Article – Empathy


This month, we challenge you to lead with empathy. In 2018, we introduced our Five Ys of Leadership as a better way to assess, and strive to be, the leader you would choose to follow. The second of our Five Ys challenges leaders to clarify and model the standards for empathy in the organizations they lead.

As defined by Merriam-Webster, empathy is “the action of understanding, being aware of, being sensitive to, and vicariously experiencing the feelings, thoughts, and experience of another.” Algorithms, social media, and political polarization make it easy to embrace confirmation bias, reinforcing our beliefs while dismissing the beliefs of others. Do you allow this same mentality to invade your work environment?

It takes time and effort—action—to solicit and truly understand others’ perspectives.

Employees value leaders who care enough to listen. Employees are also willing to leave a job when leaders don’t listen. No one denies that successful sales depend upon our ability to be aware of and sensitive to the thoughts and experiences of our clients. Research further shows that organizations with high levels of perceived empathy benefit from enhanced collaboration and innovation. Empathy is good business.

We challenge leaders and aspiring leaders this month to demonstrate empathy.

How to lead with empathy

  1. Understand the Stories. Invest time to know your colleagues, individually and collectively. Learn their strengths, insecurities, motivations, fears, and personal history. Get to know their story. Check in. Ask how they are doing and how current circumstances are affecting them. Relieve yourself of the pressure to solve their problems. Instead, listen with empathy and compassion. As the saying goes, people don’t care how much you know until they know how much you care.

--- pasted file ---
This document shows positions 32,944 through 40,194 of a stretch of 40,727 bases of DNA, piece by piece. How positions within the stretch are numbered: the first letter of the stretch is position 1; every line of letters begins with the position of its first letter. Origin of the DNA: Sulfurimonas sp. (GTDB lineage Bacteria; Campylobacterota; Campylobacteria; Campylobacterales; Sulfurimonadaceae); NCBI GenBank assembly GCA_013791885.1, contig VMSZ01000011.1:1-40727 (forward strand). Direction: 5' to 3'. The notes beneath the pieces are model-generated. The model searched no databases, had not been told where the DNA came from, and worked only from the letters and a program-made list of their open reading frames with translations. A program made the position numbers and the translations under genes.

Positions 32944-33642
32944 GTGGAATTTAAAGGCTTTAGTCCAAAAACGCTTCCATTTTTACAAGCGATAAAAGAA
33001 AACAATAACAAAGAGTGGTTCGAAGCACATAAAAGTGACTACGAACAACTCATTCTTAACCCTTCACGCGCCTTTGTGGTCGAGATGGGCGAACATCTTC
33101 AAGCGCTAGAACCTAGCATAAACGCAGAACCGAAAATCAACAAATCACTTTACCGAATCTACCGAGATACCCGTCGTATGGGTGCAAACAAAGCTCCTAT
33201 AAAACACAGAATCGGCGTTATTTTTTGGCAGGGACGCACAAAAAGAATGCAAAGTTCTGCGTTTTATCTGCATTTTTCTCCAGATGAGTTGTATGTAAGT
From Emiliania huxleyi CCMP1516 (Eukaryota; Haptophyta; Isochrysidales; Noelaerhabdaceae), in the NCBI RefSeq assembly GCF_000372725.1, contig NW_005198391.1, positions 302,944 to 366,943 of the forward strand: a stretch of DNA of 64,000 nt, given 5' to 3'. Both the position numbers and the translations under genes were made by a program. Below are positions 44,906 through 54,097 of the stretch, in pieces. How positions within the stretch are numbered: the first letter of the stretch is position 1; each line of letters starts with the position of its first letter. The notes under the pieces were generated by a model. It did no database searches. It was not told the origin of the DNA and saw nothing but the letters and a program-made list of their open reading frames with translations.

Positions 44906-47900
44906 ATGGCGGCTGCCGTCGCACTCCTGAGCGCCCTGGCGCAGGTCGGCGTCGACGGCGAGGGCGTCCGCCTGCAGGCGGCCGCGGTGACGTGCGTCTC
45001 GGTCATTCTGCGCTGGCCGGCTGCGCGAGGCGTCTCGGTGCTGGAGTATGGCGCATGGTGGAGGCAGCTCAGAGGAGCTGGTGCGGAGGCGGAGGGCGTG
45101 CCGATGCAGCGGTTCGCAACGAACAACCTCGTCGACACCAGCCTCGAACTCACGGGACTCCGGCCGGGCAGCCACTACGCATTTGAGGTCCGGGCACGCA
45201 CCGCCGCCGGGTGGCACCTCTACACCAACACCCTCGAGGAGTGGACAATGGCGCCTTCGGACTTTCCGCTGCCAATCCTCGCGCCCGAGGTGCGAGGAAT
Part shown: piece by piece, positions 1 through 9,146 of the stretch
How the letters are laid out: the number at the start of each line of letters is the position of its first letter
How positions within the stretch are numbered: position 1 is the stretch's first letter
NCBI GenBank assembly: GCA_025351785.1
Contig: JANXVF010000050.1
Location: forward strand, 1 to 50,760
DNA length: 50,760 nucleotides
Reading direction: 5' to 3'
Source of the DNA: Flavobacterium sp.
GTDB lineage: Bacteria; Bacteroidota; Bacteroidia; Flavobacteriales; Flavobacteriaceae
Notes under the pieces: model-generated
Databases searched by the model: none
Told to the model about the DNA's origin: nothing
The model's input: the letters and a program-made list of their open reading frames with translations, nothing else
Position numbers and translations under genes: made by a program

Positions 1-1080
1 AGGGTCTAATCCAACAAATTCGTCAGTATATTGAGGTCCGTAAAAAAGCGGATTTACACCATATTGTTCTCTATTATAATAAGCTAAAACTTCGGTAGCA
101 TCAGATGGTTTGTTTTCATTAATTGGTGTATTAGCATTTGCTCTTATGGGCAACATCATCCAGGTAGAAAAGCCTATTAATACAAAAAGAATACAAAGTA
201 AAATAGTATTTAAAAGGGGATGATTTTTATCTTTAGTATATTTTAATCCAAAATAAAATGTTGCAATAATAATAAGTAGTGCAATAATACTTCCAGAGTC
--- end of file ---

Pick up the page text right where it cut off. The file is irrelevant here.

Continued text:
2. Leverage Adversity to Grow & Challenge. Don’t rush to judgment in response to problems, mistakes, or other adversity. Assume positive intent. Respect the person and critique the process or behavior. Ask open-ended questions and assess what’s been learned. Challenge yourself and your colleagues to grow in response to perceived mistakes or failure. Offer to help in pursuit of a better way. Hold each other accountable while maintaining the dignity of your colleagues.
  3. Consider Other Perspectives. Consider a problem you face or decision you need to make. Take the time to reassess from the perspective of others. Ask good questions and repeat what you learn. Just like a golfer takes the time to line up a putt from both sides of the hole, look at the problem or decision from other sides. If this reflection reveals new understanding, share what you’ve learned with dissenting colleagues (even if your decision does not change).

Empathy is not the act of endorsing another’s perspective. Rather, it is actively striving to understand another’s perspective. Practice empathy at work and at home. Listen to understand and CEEK a Better Way®.